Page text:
Scientific Name(s): Abelmoschus moschatus Medik.
Common Name(s): Ambrette, Gumbo musque, Musk mallow, Musk okra
Medically reviewed by Drugs.com. Last updated on Dec 25, 2019.
The plant, especially the seeds, has been used traditionally for multiple purposes; however, there is no clinical evidence to support any applications. Animal studies suggest a role for the constituent myricetin in the management of diabetes.
There is no clinical evidence to provide guidance.
Contraindications have not yet been identified.
Avoid use. Documented adverse reactions have occurred with a related species.
None well documented.
Photosensitivity and dermatitis is possible in sensitive individuals, although case reports of contact dermatitis are lacking. Dizziness and headache have been associated with doses greater than 3 drams (2.25 teaspoons) of musk okra seed.
Research reveals little information regarding the toxicity of A. moschatus.
- Malvaceae (mallow)
Musk okra is indigenous to India, southern China, and tropical Asia, and is cultivated throughout the tropics. The evergreen shrub grows to about 1 m and has yellow flowers with crimson or purple centers. The fruit is a green-brown capsule containing many kidney-shaped seeds. The plant is cultivated for these seeds, which have a characteristic musky odor, and are the source of ambrette, an aromatic oil used in perfumery.Leung 2003, Molfetta 2013, USDA 2014 A synonym for musk okra is Hibiscus abelmoschus L.
Several parts of the plant have been used throughout history, most notably the seed oil, which is valued for its fragrant smell. The oil is used in cosmetics and has been used to flavor alcoholic beverages, especially bitters, and coffee. The tender leaves and shoots are eaten as vegetables and used in soups, and the plant is often grown ornamentally.
Decoctions of musk okra have been traditionally used to treat stomach cancer. Extracts of the plant have been used to treat such diverse ailments as hysteria, gonorrhea, and respiratory disorders; they have also been used for antispasmodic, cardiotonic, and aphrodisiac effects.Duke 2003, Gul 2011, Leung 2003, Molfetta 2013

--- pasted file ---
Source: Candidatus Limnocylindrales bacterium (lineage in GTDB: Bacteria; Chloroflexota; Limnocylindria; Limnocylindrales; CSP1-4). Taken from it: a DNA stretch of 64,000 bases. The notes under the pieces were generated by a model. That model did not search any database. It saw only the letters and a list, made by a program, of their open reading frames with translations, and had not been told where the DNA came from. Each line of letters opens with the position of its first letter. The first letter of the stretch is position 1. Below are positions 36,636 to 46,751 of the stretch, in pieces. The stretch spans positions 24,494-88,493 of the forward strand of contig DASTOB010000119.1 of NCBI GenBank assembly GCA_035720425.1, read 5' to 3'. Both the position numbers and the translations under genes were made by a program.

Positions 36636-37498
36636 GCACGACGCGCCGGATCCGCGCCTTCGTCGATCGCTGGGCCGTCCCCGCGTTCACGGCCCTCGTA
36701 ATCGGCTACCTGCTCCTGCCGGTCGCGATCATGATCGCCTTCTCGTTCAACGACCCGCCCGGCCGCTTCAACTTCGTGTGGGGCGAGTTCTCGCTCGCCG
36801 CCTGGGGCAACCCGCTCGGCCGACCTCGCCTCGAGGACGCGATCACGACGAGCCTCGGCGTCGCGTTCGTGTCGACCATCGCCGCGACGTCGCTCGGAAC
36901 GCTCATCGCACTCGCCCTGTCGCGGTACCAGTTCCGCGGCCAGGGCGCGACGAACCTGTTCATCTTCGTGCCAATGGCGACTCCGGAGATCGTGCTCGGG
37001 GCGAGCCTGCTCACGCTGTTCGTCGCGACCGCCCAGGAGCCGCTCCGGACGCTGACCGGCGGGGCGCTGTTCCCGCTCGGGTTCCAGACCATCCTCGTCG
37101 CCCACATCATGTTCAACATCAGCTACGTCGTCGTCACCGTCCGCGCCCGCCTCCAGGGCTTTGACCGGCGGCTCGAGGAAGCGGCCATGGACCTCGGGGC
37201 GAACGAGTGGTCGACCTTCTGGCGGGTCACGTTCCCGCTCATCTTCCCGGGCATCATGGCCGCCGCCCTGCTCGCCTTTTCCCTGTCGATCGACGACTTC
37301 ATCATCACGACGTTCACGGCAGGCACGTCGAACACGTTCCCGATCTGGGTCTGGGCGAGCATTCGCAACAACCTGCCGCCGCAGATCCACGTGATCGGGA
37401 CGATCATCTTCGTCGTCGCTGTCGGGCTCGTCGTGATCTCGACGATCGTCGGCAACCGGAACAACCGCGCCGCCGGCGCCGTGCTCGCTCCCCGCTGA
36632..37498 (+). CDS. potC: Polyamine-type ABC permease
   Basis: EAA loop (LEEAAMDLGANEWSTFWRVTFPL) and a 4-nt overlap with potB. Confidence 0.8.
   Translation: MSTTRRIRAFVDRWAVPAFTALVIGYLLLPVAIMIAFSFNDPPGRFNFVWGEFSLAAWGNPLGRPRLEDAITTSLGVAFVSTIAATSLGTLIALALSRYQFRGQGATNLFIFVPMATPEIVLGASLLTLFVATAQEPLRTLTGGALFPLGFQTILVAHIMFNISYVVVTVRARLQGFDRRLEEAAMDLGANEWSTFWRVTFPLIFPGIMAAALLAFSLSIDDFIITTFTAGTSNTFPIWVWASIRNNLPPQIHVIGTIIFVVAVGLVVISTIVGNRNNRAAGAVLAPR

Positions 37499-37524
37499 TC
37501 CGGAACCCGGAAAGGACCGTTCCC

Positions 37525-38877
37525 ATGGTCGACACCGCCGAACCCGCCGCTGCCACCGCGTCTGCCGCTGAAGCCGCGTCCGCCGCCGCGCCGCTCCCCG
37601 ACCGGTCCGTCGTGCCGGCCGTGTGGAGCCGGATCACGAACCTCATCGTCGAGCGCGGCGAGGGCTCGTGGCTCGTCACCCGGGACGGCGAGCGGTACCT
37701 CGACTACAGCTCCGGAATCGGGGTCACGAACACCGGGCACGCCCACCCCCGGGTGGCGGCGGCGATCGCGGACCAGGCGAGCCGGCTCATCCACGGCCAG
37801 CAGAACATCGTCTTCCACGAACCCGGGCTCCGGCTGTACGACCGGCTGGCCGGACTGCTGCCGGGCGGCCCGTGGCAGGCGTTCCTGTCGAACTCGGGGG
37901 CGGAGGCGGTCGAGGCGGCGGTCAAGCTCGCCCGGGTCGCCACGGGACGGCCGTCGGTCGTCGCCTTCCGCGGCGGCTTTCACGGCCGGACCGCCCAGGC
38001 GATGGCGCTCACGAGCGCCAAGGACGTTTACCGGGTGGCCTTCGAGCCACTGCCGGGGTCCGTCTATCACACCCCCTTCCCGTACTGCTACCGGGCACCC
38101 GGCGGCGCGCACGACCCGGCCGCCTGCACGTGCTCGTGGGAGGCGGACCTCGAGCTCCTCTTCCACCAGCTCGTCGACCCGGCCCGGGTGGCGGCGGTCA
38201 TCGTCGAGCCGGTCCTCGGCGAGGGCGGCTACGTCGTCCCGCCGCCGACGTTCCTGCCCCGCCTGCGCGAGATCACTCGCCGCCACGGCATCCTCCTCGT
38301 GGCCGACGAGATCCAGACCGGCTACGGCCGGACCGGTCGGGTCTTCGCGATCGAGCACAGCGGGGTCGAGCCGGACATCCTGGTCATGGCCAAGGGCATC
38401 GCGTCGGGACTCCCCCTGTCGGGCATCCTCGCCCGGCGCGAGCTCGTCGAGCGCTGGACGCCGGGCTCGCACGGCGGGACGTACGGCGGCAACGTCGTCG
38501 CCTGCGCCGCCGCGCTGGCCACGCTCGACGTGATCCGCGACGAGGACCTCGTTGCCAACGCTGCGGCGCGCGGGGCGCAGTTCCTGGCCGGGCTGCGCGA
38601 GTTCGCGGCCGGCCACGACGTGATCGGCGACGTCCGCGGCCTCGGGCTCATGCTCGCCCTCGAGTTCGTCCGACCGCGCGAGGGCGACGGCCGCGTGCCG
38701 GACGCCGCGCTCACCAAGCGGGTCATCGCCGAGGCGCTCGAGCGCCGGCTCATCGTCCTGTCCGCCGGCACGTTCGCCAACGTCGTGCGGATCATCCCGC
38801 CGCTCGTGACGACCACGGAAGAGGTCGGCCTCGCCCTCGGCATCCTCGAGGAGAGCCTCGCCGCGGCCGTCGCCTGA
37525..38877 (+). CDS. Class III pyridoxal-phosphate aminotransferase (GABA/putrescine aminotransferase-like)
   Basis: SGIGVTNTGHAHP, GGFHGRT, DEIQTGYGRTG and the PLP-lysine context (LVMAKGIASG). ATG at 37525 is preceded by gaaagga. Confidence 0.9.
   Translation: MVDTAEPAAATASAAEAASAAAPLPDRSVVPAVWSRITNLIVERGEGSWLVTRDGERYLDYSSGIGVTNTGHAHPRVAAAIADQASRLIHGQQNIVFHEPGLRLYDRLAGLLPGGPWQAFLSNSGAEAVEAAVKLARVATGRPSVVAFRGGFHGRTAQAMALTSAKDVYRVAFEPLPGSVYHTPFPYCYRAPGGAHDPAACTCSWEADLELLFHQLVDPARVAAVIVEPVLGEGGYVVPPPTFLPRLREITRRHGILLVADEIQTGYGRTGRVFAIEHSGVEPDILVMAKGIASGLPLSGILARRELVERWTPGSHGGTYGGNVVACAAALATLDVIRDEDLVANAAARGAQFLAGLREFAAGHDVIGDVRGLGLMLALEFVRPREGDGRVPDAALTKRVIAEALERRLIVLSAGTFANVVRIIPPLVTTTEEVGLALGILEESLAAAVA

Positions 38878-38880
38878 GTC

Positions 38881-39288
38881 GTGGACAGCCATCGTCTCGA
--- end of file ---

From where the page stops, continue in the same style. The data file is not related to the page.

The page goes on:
Distillation of the plant yields farnesol and furfural. The volatile seed oil is high in fatty acids, including palmitic, oleic, and myristic acids. Together with tetra-decen-14-olide, the ketone ambrettolide, a lactone of ambrettolic acid, is the main constituent of musk okra seed oil. Ambrettolide is responsible for the plant's characteristic musky odor. A variety of other related compounds, including myricetin, have been identified in smaller quantities. Analytical methods have been described.Cavalheiro 2013, Du 2008, Jarret 2011, Leung 2003, Liu 2005, Molfetta 2013
Uses and Pharmacology
Weak activity against bacterial pathogens, varying according to extraction method, has been demonstrated. Musk okra also exhibits moderate activity against Candida albicans,Gul 2011 and activity against Trichosporon species has been shown in vitro.Uniyal 2013
Antiproliferative activity against colorectal and retinoblastoma cell lines has been demonstrated for musk okra extracts.Gul 2011 Anticlastogenic properties have also been described for farnesol extracted from the seeds.Jahangir 2005
A limited number of researchers have evaluated the potential application of the hexahydroxyflavone myricetin in diabetes. Improved glucose metabolism and decreased insulin resistance in rats have been demonstrated in a dose-dependent manner. The magnitude of these results are similar to that rosiglitazone.Liu 2005, Liu 2006, Liu 2010
There are no clinical data regarding the use of A. moschatus in diabetes.
There is no clinical evidence to support dosage. Tinctures of powdered musk okra seeds in ethanol have been used.Duke 2003
Pregnancy / Lactation
Avoid use. Documented adverse reactions have occurred with benzene extractives from the flowers of the related species Hibiscus rosa-sinensis.Lans 2007 A. moschatus is used as a traditional medicine for infertility and childbirth in the Caribbean.Zietz 2008 Musk xylene has been found in breast milk.Pal 1985
None well documented.
Musk okra ambrette and musk okra ketone, both found in cosmetics and aftershave lotions, have been shown to cause photosensitivity and dermatitis in sensitive individuals, although case reports of contact dermatitis are lacking.Chuah 2013 Dizziness and headache have been associated with doses greater than 3 drams (2.25 teaspoons) of musk okra seed.Duke 2003
Information regarding the toxicity of A. moschatus is limited. Ambrettolide is reported to be nontoxic.Leung 2003
- Hibiscus abelmoschus L.
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